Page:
Electronics Assembly Knowledge, Vision & Wisdom
Using Rheology as a Measurement Potentially Predictive Tool
Using Rheology as a Measurement Potentially Predictive Tool
The types of rheology measurements studied here show trends that mirror the print volume and volume reproduceability for three pastes.
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Authored By:
Mitch Holtzer, Karen Tellefsen and Westin Bent
Alpha Assembly Solutions
South Plainfield, NJ, USA

Industry standards such as J-STD-005 and JIS Z 3284-1994 call for the use of viscosity measurement(s) as a quality assurance test method for solder paste. Almost all solder paste produced and sold use a viscosity range at a single shear rate as part of the pass fail criteria for shipment and customer acceptance respectively.

As had been reported many times, an estimated 80% of the defects associated with the surface mount technology process involve defects created during the printing process. Viscosity at a single shear rate could predict a fatal flaw in the printability of a solder paste sample. However, false positive single shear rate viscosity readings are not unknown.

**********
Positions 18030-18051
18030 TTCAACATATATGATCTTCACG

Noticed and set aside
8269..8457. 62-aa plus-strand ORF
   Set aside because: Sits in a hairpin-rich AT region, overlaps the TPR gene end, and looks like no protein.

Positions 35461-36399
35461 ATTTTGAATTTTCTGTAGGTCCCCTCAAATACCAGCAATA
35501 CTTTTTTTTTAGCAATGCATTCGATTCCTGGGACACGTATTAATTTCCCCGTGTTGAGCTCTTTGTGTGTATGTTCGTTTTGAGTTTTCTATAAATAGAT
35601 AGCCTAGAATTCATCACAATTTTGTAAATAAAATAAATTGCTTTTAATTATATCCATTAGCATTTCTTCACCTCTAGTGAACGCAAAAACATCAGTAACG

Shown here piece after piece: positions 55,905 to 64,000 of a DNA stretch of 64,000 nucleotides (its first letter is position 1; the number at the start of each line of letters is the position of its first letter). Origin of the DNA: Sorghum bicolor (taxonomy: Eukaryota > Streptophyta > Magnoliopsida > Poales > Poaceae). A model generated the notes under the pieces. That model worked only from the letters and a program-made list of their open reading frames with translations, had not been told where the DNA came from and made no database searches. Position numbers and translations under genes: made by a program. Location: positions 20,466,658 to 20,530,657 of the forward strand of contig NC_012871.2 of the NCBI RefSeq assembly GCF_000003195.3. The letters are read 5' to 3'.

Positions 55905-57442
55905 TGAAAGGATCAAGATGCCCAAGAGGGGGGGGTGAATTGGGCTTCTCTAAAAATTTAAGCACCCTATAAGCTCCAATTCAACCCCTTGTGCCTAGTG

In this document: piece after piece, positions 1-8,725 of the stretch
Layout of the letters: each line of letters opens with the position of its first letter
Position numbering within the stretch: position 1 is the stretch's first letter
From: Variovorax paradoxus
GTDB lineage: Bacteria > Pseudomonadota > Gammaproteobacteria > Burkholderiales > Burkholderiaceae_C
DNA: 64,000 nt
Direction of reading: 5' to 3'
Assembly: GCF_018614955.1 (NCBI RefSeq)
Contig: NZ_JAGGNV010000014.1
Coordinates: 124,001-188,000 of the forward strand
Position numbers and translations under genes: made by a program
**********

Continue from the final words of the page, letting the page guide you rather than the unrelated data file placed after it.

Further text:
Intuitively, solder paste is subjected to several shear rates during the printing process. A squeegee forcing paste into an aperture may be the highest, and most critical strain rate applied to solder paste during the process. Separation of the stencil from the printed circuit card may be the second most important. Paste interaction with the squeegee is also a critical step for a high yield process. Very low shear force behavior may be an indicator of the potential for slumping.

Using a cone and plate fixture on a variable speed rheometer, this study will examine the correlation between rheology and print volume and print volume repeatability of the pastes. The goal is to determine if a specific set of viscosity vs. shear strain rate curves can predict the defect rate of a solder paste, and possibly create a more accurate prediction of the solder pastes value in use to users. The expectation is that this work will lead to a rich sequence of further valuable studies.

The three types of rheology measurements studied here all show trends that mirror the print volume and volume reproduceability for the three pastes used in this study. A low area ratio, 0.54 amplified the correlation of the rheology measurements to the print deposit reproduceability.

The paste sample size required for rheological testing is an order of magnitude lower than what is required for spiral viscosity testing. Both suppliers and users could see a significant reduction in wasted material if rheology would become the standard for solder paste inspection.

Obviously, more testing, including a round robin test by the IPC-JSTD-005 would be required before this type of test method could be elevated to an industry standard

Initially Published in the SMTA Proceedings

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